Matters of Choice: Puerto Rican Women's Struggle for by Professor Iris Lopez

By Professor Iris Lopez

In "Matters of Choice," Iris Lopez offers a accomplished research of the dichotomous perspectives that experience portrayed sterilization both as a part of a coercive software of inhabitants keep watch over or as a way of voluntary, even releasing, fertility keep watch over through person ladies. Drawing upon her twenty-five years of analysis on sterilized Puerto Rican girls from 5 varied households in Brooklyn, Lopez untangles the interaction among how ladies make fertility judgements and their social, fiscal, cultural, and historic constraints.

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S. citizenship to Puerto Ricans in 1917 helped bring this about. During the 1940s and 1950s almost one million Puerto Ricans left the island and came to the continental United States. One of the most significant themes in the history of Puerto Rico during the twentieth century has been the constant emigration of its people, promoted by government agencies as a remedy to the alleged chronic overpopulation problem of the island (History Task Force 1986; Sanabria 2000). But emigration is only half of the story.

Thus, before I move on to the stories of individual families, I would like to consider the common experiences faced by the women of each generation. My study focuses on Puerto Rican women living in New York City, whom I will term, for heuristic purposes, the first, second, and third generations. These are the mothers, daughters, and granddaughters in the households I followed for twenty-five years. The mothers (first generation) were born 1914–1922. The daughters (second generation) were born 1934–1952.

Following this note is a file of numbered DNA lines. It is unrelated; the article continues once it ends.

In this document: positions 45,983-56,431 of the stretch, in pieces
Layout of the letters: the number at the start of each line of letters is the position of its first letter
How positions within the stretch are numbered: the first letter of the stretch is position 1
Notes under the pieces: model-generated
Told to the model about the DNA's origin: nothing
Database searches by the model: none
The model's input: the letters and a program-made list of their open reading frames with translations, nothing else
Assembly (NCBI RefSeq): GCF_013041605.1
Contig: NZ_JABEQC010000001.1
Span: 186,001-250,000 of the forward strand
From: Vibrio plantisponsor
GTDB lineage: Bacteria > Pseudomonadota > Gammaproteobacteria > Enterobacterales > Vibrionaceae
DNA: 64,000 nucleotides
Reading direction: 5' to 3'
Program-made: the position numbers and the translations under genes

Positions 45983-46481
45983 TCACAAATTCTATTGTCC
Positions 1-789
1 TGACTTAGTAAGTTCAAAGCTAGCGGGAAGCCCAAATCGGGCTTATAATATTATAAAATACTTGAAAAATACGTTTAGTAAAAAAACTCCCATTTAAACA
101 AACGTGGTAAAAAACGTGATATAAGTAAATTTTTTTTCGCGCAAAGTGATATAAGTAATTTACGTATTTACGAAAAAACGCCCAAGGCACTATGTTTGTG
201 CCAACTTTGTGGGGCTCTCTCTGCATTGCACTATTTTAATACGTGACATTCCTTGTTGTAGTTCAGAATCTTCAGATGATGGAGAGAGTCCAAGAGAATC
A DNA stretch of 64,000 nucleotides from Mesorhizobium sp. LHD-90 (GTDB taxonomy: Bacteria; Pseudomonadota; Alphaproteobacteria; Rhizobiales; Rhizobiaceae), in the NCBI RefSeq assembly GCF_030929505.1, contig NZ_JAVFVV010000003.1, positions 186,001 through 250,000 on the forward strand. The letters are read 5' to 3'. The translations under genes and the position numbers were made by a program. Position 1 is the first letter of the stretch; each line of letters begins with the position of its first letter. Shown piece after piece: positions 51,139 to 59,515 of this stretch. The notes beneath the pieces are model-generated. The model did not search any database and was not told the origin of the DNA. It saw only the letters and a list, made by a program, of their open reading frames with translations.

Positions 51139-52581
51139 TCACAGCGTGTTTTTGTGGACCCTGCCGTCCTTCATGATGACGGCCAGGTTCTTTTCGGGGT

I had five children with him. The children were almost born one right after the other [the children were born in 1945, 1946, 1948, 1949, and 1950]. During my last pregnancy I had twins. They died one week apart from cholera. I left him twice. The first time I moved in with his mother and the second time with my sister. When I moved in with his mother she gave us a small corner of a room because that’s all the space she had. We slept on the floor. When I moved in with my sister, I had to take care of my kids, and her six stepchildren.

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